The U.S. Border Patrol on Tuesday unveiled its first national strategy in eight years, a period in which the number of agents more than doubled and apprehensions of people entering illegally from Mexico dropped to a 40-year low.
The new approach outlined in a 32-page document that took more than two years to develop uses buzzwords like “risk-based” and “intelligence-driven” to describe a more nuanced, targeted response to constantly evolving threats.
The Border Patrol previously relied on a strategy that blanketed heavily trafficked corridors for illegal immigrants with agents, pushing migrants to more remote areas where they would presumably be easier to capture and discouraged from trying again.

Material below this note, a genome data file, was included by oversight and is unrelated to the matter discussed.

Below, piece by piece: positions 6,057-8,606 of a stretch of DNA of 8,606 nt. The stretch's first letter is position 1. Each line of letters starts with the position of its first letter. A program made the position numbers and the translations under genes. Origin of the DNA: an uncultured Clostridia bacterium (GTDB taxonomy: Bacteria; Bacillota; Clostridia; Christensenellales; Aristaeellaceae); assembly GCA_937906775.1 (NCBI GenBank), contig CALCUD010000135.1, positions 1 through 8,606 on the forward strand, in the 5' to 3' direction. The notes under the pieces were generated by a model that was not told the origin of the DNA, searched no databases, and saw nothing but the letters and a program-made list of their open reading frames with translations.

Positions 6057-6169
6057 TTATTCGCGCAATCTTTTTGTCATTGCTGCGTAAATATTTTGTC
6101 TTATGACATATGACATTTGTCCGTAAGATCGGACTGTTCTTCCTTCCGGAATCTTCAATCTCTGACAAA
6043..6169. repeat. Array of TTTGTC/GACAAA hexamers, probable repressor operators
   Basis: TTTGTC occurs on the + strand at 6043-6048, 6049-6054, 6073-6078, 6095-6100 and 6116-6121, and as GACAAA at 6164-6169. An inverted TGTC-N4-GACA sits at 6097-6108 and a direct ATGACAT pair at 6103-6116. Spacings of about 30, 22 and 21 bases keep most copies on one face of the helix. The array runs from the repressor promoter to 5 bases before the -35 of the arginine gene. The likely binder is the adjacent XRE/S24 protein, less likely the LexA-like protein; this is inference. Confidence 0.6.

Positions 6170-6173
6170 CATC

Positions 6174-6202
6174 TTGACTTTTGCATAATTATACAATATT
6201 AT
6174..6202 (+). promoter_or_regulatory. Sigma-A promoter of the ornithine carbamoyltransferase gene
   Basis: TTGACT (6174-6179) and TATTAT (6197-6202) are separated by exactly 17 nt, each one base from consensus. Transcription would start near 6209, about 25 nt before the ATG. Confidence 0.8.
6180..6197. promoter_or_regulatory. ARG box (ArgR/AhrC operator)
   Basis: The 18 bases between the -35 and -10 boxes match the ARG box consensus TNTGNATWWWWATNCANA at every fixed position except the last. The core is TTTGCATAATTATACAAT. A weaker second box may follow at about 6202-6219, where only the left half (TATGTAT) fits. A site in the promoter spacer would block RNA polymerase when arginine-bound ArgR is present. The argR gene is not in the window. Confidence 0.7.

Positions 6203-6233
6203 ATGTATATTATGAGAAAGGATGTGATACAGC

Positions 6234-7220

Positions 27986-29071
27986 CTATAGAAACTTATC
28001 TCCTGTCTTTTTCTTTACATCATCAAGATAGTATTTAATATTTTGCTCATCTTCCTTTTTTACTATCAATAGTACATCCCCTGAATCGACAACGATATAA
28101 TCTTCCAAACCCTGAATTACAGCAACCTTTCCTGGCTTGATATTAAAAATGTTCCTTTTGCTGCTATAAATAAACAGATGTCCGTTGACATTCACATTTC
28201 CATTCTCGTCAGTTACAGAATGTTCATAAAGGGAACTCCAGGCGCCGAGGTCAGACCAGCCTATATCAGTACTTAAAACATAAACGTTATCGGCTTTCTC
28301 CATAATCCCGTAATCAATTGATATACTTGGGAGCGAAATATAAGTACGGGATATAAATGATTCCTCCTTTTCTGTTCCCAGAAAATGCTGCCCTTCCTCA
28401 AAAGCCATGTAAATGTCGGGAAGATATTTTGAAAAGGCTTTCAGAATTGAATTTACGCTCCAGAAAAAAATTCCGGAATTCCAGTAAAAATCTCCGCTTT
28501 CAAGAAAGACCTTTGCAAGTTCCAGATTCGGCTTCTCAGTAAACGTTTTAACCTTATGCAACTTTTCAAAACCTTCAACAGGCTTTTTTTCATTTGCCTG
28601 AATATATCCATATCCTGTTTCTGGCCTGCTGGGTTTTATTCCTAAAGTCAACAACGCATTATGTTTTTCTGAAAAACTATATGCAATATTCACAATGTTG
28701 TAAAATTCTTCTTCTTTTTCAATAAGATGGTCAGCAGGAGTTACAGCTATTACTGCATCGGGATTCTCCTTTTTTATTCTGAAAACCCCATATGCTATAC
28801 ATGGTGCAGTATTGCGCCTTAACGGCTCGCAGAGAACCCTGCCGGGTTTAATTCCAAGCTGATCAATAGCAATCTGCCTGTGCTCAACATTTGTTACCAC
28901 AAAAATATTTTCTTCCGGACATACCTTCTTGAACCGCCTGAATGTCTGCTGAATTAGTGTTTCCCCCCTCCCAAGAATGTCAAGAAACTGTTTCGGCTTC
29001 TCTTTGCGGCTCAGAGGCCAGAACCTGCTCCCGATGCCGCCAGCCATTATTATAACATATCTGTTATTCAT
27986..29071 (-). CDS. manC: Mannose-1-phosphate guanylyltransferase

Conditions on the border have changed dramatically since the last national strategy, putting pressure on the agency to adapt to a new landscape. An unprecedented hiring boom more than doubled the number of agents to 21,000 since 2004, accompanied by heavy spending on fencing, cameras, sensors and other gizmos.
At the same time, migration from Mexico has slowed significantly. Last year, the Border Patrol made 327,577 apprehensions on the Mexican border, down 80 percent from more than 1.6 million in 2000. It was the slowest year since 1971.
Read more of the AP article at KRGV.